torsalicious613


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Torsalicious613
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4/6/05 2:46 PM
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and maccaroon, "he is pinstriped" i think, is what you were going for in one of your previous messages. just clarifying that, it probably says more what you meant/ were trying to say than what you said. gtg. ttyl!

tors


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Torsalicious613
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4/14/05 1:14 PM
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someone say sopm

tors


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eagle wings
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5/11/05 5:59 PM
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Dear Yeshishshalom,
I only saw your post today because for the last month I haven't really been on the board; too busy with Pesach.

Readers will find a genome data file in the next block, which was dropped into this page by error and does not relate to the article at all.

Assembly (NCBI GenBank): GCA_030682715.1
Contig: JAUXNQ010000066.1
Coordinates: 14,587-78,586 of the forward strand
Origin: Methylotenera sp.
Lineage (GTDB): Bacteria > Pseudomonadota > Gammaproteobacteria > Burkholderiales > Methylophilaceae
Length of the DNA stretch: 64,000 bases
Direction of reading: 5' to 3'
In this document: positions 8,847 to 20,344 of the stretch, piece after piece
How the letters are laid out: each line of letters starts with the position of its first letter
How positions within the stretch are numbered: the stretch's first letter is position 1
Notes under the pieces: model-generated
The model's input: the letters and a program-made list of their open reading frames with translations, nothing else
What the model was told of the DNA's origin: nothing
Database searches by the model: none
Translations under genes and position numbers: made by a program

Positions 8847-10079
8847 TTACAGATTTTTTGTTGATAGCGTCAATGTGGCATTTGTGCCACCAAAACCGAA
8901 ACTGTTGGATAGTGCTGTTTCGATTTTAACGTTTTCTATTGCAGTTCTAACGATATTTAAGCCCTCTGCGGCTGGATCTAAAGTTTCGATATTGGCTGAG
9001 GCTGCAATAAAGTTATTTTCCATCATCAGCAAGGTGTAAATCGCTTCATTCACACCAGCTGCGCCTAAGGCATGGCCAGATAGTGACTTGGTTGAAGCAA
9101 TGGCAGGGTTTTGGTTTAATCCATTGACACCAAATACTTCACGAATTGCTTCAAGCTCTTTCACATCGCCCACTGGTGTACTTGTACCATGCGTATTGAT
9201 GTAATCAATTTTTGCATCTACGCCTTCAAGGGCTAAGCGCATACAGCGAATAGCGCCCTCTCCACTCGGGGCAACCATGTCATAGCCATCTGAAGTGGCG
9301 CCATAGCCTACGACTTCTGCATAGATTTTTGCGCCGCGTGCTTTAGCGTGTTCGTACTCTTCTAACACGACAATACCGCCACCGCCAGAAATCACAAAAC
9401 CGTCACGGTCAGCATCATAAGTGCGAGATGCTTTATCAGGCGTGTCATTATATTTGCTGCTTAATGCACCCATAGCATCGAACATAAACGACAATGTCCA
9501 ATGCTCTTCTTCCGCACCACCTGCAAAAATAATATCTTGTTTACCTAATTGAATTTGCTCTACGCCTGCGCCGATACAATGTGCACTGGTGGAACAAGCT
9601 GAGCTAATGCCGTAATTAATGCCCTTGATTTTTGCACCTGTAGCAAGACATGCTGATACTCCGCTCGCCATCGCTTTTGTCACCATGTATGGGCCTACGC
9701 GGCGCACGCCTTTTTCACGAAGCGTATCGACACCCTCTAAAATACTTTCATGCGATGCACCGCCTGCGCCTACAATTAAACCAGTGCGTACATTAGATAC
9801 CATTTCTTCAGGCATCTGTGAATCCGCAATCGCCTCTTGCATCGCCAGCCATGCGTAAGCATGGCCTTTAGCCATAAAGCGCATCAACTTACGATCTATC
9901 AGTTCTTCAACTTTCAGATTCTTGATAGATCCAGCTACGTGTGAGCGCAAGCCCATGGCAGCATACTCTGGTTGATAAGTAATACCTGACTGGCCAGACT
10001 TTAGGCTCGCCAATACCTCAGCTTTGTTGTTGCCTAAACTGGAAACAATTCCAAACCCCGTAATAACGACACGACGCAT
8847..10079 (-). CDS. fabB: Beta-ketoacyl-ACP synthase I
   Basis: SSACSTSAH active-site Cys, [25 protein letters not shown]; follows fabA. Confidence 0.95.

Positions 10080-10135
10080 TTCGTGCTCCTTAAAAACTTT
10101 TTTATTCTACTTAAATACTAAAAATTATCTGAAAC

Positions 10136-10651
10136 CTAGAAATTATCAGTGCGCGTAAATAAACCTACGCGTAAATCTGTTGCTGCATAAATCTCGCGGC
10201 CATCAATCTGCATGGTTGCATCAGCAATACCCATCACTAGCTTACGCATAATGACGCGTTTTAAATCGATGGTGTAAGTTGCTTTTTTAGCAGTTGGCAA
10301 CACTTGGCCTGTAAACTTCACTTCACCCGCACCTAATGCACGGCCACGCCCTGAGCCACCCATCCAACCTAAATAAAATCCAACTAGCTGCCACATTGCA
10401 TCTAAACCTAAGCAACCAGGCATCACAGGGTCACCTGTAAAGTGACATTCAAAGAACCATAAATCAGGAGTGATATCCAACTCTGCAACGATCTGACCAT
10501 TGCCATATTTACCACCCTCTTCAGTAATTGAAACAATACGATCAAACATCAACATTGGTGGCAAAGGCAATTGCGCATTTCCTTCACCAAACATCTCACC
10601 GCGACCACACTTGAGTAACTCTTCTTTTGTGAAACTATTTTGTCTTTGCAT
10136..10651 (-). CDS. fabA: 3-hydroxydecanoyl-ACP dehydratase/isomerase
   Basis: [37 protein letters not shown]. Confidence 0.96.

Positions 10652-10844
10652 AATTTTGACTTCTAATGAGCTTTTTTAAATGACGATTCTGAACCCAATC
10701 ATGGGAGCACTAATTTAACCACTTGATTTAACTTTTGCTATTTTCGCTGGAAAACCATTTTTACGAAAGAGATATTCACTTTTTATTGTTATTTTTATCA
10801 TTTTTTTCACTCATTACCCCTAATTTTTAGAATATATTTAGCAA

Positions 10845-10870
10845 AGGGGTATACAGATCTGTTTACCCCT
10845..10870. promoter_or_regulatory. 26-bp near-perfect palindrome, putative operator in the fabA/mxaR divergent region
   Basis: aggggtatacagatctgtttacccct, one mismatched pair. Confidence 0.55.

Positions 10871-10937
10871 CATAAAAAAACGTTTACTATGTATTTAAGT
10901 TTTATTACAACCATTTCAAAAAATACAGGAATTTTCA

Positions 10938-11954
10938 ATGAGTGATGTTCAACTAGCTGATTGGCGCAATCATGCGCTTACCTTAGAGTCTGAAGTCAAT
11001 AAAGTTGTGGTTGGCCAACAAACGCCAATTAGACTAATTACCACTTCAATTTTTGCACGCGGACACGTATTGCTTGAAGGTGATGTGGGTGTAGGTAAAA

Is your sister getting treatment? If so, that may help make the situation better... although you will still face problems.
I think that I can really relate, because my husband has a very mild yet untreated BP dissorder, and my children have a lot of the problems you may be facing, such as:
1- embarressment if the person with BPD (BP disorder) does strange things in public when in a manic state.
2- the undisputed reality that having a sibling with BPD will make shidduchim MUCH more of a problem for you.
3 feeling like your world got turned upside down very unfairly.
4 not even being able to talk with a friend about it, because of the stigma and the effect it may have on shidduchim
5 Mourning the relationship you once (may have had) with this sibling.

Here is how we dealt with things.
#1. After two years of worrying what will be next, etc, we decided that we are not able to controll him and we see the funny side of things. During his last manic attack , which was his worst to date (compounded by alcohol), I prepared my daughter that she will surely hear things from aqaintences as her father was walking around town VERY strangely dressed. We were worried about the effects on the family... but when he actually walked in we all burst out laughing as it was just SSSOOO terribly funny ,,,, better than crying. But if you are embarresed, angry, etc THAT IS OK AND VERY NORMAL.